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Rare Case of a Bladder Cancer in an 18-Year-Old Male Patient

Alexandar Byankov, Teodor Tsanev, Vasil Ivanov

Abstract

Introduction: The abstract presents a rare case of bladder cancer diagnosed in an 18-year-old male patient. Bladder cancers are extremely rare in the young population below 20 years of age with probability of occurrence 1:180 000. The case is especially rare for patients who have not been exposed to chemotherapy, cytostatic treatment, bladder augmentation surgery, and other known risk factors. By presenting the case, the abstract aims to raise awareness in the medical community of how to recognize such rare cases.

Materials and Methods: The 18-year-old patient is a healthy and active male who had neither ever smoked or drunk, nor had he been exposed to industrial chemicals.

The patient arrived with urine examination tests confirming pink hue in the urine (haematuria). He reported intermittent burning sensation when urinating persisting for a year; sometimes experiencing passing frequent, small amounts of urine; and persistent urge to urinate without the ability to do so. The physical examination, ultrasound and scanner of the bladder and the kidneys, showed the existence of а 2x2cm tumor on the left bladder wall. The patient was referred for endoscopic cystoscopy that confirmed the location and size of the tumor. The histology revealed papillary transitional cells with exophytic growth and structure of 3-4 cm. The macroscopic analysis results were also typical for transitional papillary carcinoma.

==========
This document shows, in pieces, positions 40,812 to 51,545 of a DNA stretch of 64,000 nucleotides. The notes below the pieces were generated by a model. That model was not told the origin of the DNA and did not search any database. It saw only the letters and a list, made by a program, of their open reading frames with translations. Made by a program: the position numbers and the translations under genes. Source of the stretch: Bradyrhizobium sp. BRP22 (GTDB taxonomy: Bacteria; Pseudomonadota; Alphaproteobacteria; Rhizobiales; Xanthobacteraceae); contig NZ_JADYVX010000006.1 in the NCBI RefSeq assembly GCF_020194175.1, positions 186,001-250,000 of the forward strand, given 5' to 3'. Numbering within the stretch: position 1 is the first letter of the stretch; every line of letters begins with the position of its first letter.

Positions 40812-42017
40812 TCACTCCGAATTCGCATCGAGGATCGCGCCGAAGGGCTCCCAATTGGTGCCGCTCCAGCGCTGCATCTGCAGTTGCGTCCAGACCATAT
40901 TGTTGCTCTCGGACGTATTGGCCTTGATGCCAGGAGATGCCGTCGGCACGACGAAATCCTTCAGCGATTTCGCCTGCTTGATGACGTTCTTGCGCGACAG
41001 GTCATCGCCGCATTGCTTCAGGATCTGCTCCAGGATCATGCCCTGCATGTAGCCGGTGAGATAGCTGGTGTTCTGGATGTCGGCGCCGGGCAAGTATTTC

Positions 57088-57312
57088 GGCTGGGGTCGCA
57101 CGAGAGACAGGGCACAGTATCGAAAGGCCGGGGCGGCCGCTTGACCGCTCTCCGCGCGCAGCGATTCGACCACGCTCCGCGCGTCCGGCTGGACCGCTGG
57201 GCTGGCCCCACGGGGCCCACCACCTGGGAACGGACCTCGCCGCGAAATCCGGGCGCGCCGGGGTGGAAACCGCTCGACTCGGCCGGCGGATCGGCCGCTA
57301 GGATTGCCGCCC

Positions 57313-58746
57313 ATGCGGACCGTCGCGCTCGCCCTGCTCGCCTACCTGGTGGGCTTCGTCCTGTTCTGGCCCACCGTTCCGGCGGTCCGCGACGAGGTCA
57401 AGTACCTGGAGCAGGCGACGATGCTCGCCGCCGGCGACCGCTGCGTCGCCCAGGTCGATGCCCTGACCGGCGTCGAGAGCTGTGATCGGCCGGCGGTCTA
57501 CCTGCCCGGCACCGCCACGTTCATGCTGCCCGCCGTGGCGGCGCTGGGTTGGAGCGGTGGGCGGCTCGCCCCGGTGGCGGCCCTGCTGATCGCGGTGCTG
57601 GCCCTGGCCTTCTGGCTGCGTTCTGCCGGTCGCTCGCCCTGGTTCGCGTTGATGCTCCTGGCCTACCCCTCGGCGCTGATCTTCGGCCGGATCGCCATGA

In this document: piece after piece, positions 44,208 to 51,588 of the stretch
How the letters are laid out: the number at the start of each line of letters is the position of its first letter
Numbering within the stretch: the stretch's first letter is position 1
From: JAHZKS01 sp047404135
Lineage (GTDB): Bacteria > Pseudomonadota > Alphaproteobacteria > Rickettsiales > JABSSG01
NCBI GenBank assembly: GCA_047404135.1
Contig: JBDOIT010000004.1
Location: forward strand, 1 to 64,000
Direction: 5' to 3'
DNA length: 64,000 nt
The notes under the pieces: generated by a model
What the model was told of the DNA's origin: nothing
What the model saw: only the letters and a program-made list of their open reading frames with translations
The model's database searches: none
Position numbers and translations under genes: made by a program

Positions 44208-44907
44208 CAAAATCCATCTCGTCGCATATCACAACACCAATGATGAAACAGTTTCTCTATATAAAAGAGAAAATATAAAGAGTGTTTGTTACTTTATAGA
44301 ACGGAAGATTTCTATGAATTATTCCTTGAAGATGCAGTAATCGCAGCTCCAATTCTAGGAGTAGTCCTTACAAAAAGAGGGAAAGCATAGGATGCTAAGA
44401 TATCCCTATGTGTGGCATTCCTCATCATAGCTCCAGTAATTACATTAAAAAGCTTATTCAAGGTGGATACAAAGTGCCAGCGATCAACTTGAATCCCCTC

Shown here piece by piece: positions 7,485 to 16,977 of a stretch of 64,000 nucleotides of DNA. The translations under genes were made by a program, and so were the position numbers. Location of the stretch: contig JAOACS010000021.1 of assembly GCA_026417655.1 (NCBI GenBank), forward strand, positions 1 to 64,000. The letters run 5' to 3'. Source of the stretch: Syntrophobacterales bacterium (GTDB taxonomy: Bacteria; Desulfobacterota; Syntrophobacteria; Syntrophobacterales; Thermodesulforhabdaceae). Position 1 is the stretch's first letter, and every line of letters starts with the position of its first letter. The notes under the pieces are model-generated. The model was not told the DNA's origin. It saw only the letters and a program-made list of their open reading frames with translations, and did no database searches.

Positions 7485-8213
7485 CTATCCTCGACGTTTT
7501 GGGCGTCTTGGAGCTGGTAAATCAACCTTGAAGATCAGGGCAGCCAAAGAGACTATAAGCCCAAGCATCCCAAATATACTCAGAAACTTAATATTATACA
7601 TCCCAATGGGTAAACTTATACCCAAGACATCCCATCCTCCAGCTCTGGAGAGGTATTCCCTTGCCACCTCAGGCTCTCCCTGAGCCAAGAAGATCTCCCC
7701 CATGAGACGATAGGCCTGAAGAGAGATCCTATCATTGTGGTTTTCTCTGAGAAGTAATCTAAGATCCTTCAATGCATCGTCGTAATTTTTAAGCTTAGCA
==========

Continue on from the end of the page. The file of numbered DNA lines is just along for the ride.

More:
As a result, a resection with bipolar KARL STORZ resectoscope with successive coagulation of the working field was performed. The resected material was extracted and treated with 10%formalin reduction. Additional urofluxometria was performed 24 h after the intervention and it confirmed the good results.

Results and Conclusion: The clinical case presents a confirmation that the endoplasmic processes of the bladder can develop without the existence of predisposing factors and regardless of the age of the patient. Despite the inconclusive patient symptoms, bladder cancer must be suspected in the event of macroscopic haematuria.


Keywords

bladder cancer, hematuria, rare case, endoscopy, cystoscopy


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